Analysis of Cis-acting Regulatory Motifs Involved in Alternative Splicing

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dc.contributor.advisor Steffen Heber, Committee Chair en_US
dc.contributor.advisor Zhao-Bang Zeng, Committee Co-Chair en_US
dc.contributor.advisor David Bird, Committee Member en_US
dc.contributor.advisor Hao Zhang, Committee Member en_US
dc.contributor.author Zhao, Sihui en_US
dc.date.accessioned 2010-04-02T19:12:41Z
dc.date.available 2010-04-02T19:12:41Z
dc.date.issued 2009-04-15 en_US
dc.identifier.other etd-03232009-225516 en_US
dc.identifier.uri http://www.lib.ncsu.edu/resolver/1840.16/5374
dc.description.abstract Alternative splicing is an important posttranscriptional process in eukaryotes. It dramatically expands the proteome and contributes essentially to the regulation of gene expression. Cis-acting regulatory motifs play a pivotal role in the regulation of alternative splicing. Many human diseases involved with aberrant (alternative) splicing are caused by mutations of splicing regulatory motifs. However, due to the short, degenerate and context-dependent nature, the prediction of cis-acting splicing motifs is a very challenging task. In this dissertation, we focus on discovery of splicing signals from sequences. This may help to reveal the integrated splicing code and to understand the regulation of gene expression in the resolution of exon level. In chapter one, we review the up-to-date research development in alternative splicing and its regulation, as well as the experimental and computational approaches in genome-wide alternative splicing analysis. We describe a large-scale data analysis experiment to discover AS motifs in chapter two. We applied a computational framework to re-analyze a dataset containing about 3,000 cassette exons and skipping rates for regulatory motifs. The alternative spliced events were clustered by their expression profiles to find co-regulated genes. Rather than using a fixed cutoff as cluster boundary, we used systematic sampling to sample sequence clusters and eliminated redundant motifs predicted from overlapping clusters. We conclude that these predicted motifs may be promising candidates responsible for AS regulation by comparison to known motifs and by positional bias. In chapter three, we describe a new approach to discover short and degenerate AS motifs. We implemented a two-step approach incorporating skipping rates in motif discovery. In the simulation study, we show that this approach is especially suitable to discover short and highly degenerate motifs. Analysis of cassette exons in Central Nervous System tissues produced 15 motifs which are associated with the variation of skipping rates. We discover that Nova and hnRNP A1 binding sites are involved with AS regulation, as well as about ten novel motifs. Moreover, co-operation between predicted motifs are also revealed. In chapter four, we give the present status of SPRED, a database of cis-acting regulatory splicing elements. The motifs in SPRED are compiled from literature. They are all experimentally validated. The web interface is publically accessible and accompanied with query and similarity search tools. The goal of SPRED is to provide a comprehensive motif dictionary to facilitate the research in AS and its regulation. Finally, we give the conclusions in chapter five. We also give the perspective for future study and briefly review the potential challenge. en_US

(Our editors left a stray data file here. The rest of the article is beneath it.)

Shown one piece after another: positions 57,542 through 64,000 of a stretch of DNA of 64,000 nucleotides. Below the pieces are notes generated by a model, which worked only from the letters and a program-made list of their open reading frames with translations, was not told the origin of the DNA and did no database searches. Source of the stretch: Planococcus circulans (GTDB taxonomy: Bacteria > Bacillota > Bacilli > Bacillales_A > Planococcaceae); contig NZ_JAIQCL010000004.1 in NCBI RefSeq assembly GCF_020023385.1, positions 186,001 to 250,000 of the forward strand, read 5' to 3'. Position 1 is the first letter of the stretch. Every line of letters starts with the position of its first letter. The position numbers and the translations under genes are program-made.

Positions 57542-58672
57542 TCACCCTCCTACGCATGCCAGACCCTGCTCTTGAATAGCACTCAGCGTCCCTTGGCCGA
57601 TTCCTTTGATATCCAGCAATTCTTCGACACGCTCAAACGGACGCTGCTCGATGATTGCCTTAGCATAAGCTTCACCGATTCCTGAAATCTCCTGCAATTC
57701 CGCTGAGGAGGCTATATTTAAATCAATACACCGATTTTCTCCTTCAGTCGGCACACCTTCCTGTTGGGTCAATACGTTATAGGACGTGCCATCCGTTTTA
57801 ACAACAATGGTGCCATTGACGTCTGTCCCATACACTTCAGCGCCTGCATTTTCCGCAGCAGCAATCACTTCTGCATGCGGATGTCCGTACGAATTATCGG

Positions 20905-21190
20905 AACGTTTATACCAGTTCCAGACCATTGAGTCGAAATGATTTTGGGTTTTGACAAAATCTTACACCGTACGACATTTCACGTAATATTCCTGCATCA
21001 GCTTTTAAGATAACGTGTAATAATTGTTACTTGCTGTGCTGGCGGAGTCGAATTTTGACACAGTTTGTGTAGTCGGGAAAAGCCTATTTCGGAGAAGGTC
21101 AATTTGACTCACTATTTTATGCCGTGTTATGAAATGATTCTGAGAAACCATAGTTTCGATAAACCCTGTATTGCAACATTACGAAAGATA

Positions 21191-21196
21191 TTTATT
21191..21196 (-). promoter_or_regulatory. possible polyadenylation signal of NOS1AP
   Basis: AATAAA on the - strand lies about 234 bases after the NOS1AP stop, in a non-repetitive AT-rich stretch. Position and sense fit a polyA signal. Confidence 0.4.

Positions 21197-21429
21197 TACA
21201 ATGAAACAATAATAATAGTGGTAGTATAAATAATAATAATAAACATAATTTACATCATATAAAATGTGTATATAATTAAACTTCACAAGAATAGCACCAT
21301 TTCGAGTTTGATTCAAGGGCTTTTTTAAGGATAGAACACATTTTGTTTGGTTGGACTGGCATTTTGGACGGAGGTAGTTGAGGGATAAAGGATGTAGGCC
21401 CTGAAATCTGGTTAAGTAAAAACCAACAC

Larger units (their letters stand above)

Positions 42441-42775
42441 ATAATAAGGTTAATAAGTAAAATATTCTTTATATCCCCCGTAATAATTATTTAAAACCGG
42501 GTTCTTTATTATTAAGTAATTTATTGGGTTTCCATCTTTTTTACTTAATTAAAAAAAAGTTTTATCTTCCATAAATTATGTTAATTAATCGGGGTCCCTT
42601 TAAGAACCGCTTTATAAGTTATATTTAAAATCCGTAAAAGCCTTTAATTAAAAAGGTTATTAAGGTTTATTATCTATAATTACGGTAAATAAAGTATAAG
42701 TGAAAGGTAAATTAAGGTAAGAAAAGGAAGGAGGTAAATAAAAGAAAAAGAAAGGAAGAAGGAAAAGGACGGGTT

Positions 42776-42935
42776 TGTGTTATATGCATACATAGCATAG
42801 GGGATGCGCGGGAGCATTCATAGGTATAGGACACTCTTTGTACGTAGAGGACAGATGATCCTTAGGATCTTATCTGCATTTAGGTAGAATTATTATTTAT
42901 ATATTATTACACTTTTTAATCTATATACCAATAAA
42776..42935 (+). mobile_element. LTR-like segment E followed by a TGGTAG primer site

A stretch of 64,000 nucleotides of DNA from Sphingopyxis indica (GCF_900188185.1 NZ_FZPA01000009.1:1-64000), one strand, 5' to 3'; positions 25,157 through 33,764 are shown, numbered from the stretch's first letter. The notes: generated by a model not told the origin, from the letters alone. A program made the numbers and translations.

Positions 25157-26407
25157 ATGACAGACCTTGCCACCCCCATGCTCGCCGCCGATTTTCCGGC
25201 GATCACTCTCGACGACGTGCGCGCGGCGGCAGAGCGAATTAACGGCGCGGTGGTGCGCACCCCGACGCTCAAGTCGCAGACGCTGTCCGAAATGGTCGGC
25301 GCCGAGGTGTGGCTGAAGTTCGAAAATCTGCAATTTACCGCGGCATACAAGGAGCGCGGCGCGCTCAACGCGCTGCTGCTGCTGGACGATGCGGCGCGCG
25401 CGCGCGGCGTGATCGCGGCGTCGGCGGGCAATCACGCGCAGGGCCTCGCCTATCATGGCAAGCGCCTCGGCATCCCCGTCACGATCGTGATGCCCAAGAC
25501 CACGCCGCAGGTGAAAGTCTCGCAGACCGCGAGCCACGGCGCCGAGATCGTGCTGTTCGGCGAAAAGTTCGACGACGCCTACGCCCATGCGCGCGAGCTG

dc.rights I hereby certify that, if appropriate, I have obtained and attached hereto a written permission statement from the owner(s) of each third party copyrighted matter to be included in my thesis, dis sertation, or project report, allowing distribution as specified below. I certify that the version I submitted is the same as that approved by my advisory committee. I hereby grant to NC State University or its agents the non-exclusive license to archive and make accessible, under the conditions specified below, my thesis, dissertation, or project report in whole or in part in all forms of media, now or hereafter known. I retain all other ownership rights to the copyright of the thesis, dissertation or project report. I also retain the right to use in future works (such as articles or books) all or part of this thesis, dissertation, or project report. en_US
dc.subject alternative splicing en_US
dc.subject motif discovery en_US
dc.title Analysis of Cis-acting Regulatory Motifs Involved in Alternative Splicing en_US
dc.degree.name PhD en_US
dc.degree.level dissertation en_US
dc.degree.discipline Bioinformatics en_US
dc.degree.discipline Statistics en_US


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